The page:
Dippy The Dino To Be No Mo’ At London’s Natural History Museum

Dippy the dinosaur, the beloved Diplodocus, will be officially retired from its spot in the Natural History Museum’s main hall after a whopping 109 years at the museum. Instead, the museum plans to move the 83 foot long skeleton of a Blue Whale from its centerpiece in the Mammal Hall to the main hall area, known as the Hintze Hall. Such a move is supposed to bring more attention to the plight of living mammals today, and be a commentary on environmental destruction. Dippy still has a couple of years to reign supreme in the main hall before possibly going on a tour around the United Kingdom.

As Sir Michael Dixon, the director of the Natural History Museum, states, “Everyone loves ‘Dippy’, but it’s just a copy, and what makes this museum special is that we have real objects from the natural world – over 80 million of them – and they enable our scientists and thousands like them from around the world to do real research.” Dippy was originally donated to the museum by philanthropist Andrew Carnegie after King Edward IV asked for a copy of an original Diplodocus that was displayed at the Carnegie Museum of Natural History in Pittsburgh. Dippy was created by making plasters of the original, and then shipped over to England.

Unsurprisingly, people are upset by the change and the possibility of no longer being able to visit Dippy. A petition to keep the Diplodocus, simply named ‘Saved Dippy,’ has already been created and has over 14,000 signatures.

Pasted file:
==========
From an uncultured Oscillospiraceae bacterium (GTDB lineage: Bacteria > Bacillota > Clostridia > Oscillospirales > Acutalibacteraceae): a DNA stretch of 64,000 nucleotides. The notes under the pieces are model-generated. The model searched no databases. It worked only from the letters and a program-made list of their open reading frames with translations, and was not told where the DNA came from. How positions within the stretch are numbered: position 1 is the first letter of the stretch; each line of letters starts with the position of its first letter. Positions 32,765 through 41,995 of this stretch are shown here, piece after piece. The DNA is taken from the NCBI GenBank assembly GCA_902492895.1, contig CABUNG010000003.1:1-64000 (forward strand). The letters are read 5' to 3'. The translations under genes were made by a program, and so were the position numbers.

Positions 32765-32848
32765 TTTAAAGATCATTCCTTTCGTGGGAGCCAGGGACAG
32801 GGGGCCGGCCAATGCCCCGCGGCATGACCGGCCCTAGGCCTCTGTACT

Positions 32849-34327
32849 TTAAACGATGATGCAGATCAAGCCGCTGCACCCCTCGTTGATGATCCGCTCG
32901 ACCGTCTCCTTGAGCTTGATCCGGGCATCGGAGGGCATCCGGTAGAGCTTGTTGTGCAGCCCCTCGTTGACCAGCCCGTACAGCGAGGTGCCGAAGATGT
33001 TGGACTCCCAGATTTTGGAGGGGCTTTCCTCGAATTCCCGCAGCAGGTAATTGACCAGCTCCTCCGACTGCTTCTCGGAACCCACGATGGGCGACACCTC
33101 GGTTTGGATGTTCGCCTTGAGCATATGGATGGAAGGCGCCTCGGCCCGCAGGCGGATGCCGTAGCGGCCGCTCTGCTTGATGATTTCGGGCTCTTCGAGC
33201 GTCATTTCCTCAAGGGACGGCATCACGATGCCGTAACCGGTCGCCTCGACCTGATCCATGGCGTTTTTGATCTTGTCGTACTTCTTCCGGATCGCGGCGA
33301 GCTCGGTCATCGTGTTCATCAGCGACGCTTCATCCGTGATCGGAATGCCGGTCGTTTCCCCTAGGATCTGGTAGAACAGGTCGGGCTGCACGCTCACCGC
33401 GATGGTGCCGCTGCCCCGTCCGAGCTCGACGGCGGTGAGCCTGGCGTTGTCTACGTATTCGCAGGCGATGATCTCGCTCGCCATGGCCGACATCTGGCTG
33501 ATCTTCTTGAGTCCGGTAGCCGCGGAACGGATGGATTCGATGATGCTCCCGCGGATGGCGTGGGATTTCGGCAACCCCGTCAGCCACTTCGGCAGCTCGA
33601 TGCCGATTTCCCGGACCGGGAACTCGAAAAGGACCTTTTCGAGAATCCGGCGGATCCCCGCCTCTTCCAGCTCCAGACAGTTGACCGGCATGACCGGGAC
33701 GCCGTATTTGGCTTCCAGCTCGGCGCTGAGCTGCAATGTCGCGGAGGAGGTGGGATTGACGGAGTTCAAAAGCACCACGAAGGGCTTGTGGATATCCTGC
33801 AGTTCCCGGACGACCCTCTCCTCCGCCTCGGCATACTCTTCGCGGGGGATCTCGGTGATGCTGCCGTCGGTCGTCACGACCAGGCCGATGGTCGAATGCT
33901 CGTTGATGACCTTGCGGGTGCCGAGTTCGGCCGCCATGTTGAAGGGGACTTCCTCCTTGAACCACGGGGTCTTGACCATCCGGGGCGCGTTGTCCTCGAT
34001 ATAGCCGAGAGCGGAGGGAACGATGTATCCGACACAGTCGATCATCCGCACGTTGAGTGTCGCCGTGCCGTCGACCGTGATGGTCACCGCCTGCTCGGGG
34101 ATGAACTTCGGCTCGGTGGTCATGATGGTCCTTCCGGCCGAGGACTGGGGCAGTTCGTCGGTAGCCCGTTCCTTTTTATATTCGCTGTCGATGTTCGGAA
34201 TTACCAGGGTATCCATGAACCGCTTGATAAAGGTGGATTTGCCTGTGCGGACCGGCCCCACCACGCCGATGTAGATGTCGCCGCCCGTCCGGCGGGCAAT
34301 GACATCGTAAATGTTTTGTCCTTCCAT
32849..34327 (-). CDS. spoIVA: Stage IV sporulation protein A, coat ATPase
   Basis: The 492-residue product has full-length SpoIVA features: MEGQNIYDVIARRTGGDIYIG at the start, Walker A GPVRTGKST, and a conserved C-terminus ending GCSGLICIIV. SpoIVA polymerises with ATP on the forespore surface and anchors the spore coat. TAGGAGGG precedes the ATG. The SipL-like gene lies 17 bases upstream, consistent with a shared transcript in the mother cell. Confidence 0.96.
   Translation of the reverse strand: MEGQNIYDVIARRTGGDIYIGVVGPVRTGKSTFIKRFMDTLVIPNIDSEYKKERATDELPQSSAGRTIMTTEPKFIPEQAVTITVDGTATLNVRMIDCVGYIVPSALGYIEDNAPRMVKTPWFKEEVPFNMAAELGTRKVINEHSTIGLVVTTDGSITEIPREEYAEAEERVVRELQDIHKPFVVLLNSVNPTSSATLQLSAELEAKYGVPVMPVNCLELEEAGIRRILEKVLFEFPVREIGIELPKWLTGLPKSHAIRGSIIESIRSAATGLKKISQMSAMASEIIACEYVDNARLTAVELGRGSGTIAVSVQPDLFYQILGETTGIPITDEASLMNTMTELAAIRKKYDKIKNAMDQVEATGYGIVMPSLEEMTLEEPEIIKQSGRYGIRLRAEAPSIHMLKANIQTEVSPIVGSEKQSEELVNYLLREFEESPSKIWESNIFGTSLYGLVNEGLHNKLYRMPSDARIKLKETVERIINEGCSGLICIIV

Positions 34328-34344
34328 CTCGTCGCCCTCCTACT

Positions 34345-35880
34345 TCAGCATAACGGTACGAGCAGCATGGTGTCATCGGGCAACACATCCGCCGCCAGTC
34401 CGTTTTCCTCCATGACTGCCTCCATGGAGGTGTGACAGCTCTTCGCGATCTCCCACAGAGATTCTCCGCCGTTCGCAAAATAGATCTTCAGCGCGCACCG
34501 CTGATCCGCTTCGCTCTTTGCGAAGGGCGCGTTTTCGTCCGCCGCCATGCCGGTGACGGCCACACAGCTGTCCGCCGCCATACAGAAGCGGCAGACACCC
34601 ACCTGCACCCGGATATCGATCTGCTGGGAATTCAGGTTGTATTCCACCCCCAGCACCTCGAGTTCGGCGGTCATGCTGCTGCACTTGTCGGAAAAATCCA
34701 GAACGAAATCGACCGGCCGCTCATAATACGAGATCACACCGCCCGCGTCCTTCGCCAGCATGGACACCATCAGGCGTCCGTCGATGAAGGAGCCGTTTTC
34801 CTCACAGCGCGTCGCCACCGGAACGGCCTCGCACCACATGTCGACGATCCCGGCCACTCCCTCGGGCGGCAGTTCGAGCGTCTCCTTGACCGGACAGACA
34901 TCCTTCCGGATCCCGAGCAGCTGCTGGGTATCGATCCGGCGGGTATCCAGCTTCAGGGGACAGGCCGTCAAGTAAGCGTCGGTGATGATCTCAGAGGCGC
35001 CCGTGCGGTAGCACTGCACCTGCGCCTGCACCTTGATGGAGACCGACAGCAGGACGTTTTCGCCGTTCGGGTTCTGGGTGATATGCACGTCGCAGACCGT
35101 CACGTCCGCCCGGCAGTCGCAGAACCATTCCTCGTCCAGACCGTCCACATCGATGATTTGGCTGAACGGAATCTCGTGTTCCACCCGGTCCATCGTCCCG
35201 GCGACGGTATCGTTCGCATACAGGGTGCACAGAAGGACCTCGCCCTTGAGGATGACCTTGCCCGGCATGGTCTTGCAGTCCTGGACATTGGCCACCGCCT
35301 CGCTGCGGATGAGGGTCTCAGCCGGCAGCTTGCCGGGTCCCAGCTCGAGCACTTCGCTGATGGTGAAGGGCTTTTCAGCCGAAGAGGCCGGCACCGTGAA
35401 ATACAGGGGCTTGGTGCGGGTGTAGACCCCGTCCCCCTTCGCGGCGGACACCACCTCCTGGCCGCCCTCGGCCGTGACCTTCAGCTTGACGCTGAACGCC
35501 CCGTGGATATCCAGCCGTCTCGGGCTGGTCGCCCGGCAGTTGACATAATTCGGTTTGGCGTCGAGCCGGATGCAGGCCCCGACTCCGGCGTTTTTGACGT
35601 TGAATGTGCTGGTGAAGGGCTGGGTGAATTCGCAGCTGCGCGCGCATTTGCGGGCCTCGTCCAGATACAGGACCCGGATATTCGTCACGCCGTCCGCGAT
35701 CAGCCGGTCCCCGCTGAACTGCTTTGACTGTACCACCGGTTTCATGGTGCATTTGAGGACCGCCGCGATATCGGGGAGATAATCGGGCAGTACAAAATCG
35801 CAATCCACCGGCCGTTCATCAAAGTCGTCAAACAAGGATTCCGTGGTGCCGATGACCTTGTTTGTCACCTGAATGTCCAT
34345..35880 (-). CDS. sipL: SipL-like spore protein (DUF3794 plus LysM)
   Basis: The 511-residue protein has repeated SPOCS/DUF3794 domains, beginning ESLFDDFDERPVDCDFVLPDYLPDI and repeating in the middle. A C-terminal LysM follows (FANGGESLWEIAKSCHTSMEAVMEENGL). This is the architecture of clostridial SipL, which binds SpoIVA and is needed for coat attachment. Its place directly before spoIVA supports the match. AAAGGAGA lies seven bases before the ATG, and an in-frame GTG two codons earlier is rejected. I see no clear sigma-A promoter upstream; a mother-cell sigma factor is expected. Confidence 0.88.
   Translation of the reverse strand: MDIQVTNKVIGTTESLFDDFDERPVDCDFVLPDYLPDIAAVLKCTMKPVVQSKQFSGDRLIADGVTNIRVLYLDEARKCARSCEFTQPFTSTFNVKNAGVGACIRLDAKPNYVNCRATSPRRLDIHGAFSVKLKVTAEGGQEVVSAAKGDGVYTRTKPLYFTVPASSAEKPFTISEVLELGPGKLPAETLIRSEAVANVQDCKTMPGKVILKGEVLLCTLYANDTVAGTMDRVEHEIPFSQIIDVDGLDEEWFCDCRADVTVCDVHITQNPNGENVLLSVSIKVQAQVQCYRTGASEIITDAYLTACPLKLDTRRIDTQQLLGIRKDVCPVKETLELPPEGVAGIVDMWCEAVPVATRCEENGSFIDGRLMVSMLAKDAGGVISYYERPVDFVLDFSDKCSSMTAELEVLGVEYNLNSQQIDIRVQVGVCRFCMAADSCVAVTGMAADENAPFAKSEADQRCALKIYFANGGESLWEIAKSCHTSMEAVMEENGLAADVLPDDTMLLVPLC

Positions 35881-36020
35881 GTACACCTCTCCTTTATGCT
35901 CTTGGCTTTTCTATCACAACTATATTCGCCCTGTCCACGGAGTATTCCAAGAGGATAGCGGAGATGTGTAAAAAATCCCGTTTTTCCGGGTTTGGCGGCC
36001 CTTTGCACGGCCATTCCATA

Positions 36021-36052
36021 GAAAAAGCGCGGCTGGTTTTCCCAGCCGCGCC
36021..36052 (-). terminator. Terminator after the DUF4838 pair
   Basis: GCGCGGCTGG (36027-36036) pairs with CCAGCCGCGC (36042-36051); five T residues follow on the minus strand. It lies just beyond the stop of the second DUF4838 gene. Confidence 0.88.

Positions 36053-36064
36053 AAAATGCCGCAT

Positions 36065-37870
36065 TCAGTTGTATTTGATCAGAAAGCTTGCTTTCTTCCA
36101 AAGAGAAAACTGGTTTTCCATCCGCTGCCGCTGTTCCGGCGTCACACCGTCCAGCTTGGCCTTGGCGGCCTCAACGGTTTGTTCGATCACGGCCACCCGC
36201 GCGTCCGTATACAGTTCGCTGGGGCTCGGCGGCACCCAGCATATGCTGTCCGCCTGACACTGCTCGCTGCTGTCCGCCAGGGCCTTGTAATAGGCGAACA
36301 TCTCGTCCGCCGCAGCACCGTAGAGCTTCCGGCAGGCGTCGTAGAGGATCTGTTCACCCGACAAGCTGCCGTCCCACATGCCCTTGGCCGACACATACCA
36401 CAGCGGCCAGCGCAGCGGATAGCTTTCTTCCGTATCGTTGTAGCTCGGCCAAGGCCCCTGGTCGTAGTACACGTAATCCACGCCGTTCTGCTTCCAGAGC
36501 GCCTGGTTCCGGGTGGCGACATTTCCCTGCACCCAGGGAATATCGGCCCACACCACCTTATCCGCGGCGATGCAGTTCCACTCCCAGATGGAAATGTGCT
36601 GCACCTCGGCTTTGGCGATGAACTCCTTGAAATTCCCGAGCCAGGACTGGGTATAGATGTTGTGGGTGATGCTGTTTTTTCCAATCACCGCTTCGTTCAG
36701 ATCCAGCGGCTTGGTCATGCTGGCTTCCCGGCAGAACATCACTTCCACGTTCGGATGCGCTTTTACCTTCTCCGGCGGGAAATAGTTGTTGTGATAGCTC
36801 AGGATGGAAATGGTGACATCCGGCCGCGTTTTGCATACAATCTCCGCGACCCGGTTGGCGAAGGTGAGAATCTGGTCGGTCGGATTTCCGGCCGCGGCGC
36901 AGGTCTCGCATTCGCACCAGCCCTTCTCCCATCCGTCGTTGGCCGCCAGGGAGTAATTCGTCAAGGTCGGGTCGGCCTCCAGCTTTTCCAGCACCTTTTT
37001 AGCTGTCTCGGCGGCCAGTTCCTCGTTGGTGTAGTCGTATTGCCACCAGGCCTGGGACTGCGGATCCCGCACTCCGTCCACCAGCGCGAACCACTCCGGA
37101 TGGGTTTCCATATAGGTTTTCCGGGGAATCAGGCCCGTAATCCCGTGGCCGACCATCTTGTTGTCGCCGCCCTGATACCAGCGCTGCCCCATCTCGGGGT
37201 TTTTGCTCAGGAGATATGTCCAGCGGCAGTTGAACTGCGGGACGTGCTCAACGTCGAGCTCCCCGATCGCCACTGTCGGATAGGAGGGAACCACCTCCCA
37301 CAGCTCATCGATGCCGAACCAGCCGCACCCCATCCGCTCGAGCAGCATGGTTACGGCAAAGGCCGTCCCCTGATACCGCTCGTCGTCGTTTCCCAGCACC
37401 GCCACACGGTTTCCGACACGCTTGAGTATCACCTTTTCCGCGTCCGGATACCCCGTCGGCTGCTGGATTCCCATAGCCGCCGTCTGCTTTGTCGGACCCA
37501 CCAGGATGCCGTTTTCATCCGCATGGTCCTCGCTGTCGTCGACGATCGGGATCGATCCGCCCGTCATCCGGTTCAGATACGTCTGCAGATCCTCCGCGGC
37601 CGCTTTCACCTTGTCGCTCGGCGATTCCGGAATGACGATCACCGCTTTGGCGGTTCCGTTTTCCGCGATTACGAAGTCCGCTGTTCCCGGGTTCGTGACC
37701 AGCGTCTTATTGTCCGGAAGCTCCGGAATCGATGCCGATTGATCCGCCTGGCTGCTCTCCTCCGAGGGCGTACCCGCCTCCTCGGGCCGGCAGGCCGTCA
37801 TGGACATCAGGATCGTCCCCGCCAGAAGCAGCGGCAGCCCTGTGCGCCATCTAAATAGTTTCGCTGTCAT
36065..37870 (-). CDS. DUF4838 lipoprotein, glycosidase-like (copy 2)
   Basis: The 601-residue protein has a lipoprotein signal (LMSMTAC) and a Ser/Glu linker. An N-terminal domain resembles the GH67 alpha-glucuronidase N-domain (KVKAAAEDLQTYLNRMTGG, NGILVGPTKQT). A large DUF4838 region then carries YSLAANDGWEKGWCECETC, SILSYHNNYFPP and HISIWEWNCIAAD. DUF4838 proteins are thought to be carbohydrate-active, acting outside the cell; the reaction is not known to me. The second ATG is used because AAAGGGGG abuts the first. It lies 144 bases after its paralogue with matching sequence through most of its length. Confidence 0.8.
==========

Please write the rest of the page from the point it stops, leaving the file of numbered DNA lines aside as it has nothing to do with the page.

The whale was chosen to replace the plaster dinosaur to better illustrate their idea of the “three great narratives.” According to BBC, “These cover the origins and evolution of life, the diversity of life on Earth today, and the long-term sustainability of humans’ custodianship of the planet.”

As Sir Dixon aptly states, “As guardians of one of the world’s greatest scientific resources, our purpose is to challenge the way people think about the natural world, and that goal has never been more urgent. The very resources on which modern society relies are under threat. Species and ecosystems are being destroyed faster than we can describe them or even understand their significance. The blue whale serves as a poignant reminder that while abundance is no guarantee of survival, through our choices, we can make a real difference. There is hope.”

By 2017, the whale will have taken new residency in the Hintze Hall.